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Portland's Flatiron Building sits on land once owned by the city's founder, and its angular shape is due to the city's 20th century response to an economic and population boom. Many American cities, such as New York, Chicago, and Philadelphia, have flatiron buildings of their own, but Portland's is a bit smaller. Nonetheless, it's location and shape speak volumes about the city's history.


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Portland's Flatiron Building is one of many that own that name throughout the country, although it is much smaller than most others.  Designed by Fred Manson White, the building was completed in 1917 and mainly served the automotive industry for most of its history. The Flatiron Building sits on land once owned by Captain Joun Couch, considered the founder of Portland. His decision in 1844 to forgo Oregon City and instead settle in Portland and open a store, helped propel Portland to regional urban supremacy over aspiring, rival cities in Oregon. 


Though Couch contributed to making Portland relevant, the 1905 Lewis and Clark Centennial Exposition helped turn Portland into a true metropolis, spurring a new era of economic and population growth -- the city's population tripled by the 1920s from the late 19th century. As Portland grew, urban planning commenced. Portland's leaders took inspiration from the popular "City Beautiful Plan" that many cities embraced during the early part of the 20th century. For Portland, that included creating a street system that followed the grid pattern, which proved significant towards the eventual construction of the  Flat Iron building.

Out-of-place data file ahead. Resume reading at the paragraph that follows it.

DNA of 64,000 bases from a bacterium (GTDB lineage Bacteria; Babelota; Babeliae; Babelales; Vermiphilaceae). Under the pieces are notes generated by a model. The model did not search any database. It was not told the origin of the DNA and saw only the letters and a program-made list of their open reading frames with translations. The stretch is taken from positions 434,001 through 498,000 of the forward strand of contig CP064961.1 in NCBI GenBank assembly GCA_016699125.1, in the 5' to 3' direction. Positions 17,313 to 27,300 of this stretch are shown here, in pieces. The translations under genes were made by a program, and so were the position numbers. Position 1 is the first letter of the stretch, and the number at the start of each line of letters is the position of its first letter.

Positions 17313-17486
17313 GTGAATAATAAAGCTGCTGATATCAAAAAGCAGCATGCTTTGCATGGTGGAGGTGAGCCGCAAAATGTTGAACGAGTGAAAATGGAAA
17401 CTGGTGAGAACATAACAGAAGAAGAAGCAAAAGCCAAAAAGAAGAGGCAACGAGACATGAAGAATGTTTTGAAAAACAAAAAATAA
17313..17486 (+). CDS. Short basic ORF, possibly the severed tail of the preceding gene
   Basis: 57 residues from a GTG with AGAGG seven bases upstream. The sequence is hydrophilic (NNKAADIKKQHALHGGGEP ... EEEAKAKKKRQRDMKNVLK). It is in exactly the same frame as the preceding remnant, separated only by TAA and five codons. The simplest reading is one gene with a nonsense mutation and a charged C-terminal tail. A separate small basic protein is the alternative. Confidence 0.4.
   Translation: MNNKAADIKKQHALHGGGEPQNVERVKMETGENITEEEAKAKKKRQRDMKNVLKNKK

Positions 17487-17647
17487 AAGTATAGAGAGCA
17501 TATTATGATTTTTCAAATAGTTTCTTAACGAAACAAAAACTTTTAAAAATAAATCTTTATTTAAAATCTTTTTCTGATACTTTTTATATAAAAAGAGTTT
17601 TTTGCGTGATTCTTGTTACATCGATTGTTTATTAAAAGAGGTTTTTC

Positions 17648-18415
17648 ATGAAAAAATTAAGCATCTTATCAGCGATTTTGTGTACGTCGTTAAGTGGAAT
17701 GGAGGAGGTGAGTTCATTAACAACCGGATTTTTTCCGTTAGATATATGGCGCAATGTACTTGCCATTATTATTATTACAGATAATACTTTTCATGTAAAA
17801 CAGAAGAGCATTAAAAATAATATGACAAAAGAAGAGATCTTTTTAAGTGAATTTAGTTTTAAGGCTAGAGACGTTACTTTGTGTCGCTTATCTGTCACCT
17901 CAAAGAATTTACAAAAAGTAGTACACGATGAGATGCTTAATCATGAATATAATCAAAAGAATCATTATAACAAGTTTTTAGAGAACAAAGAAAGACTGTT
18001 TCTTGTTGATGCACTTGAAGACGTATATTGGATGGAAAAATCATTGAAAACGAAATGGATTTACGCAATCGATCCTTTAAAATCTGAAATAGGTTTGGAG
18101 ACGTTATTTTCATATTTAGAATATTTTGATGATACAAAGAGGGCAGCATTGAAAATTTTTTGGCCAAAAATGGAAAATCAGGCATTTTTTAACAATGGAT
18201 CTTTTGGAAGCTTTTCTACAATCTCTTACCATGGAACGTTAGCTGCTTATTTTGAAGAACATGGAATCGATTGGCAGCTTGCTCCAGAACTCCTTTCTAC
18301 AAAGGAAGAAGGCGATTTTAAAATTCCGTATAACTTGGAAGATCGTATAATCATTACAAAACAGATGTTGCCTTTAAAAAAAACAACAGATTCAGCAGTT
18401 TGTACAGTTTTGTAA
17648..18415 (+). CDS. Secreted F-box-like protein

The grid (or gridiron) pattern resulted in rectangular city blocks. Thus most of the buildings conform to that shape and are either square or rectangular.  However, the addition of a few streets that run diagonally resulted in a few non-rectangular shapes, including triangular corners. The FlatIron Building demonstrates that difference. The Flatiron Building is rather diminutive but no less important than other cities' flatiron buildings that exist in angular city-block locations, or the other four flatiron structures that arose in Portland. 

All told, the building long served Portland as a commercial property, and then in more modern days, the home of radio stations and various service industries.  But, it sits on the land that Couch settled,  providing Portland with the potential to succeed as an urban community, and its shape demonstrates the urban planning associated with Portland's move towards a bonafide urban metropolis during the early part of the 20th century. 

Gaston, Joseph. The Centennial History of Oregon, 1811-1912. Vol. 1. Chicago. S.J. Clarke Publishing Company, 1912. 

MacColl, E. Kimbark. Merchants, Money and Power: The Portland Establishment 1843-1913. Portland, Oreg., 1988.

Tess, John M. Nomination Form. National Register of HIstoric Places. February 13, 1989. https://npgallery.nps.gov/GetAsset/b6b85f6e-24bb-401d-91b5-0fc50f67db3a/.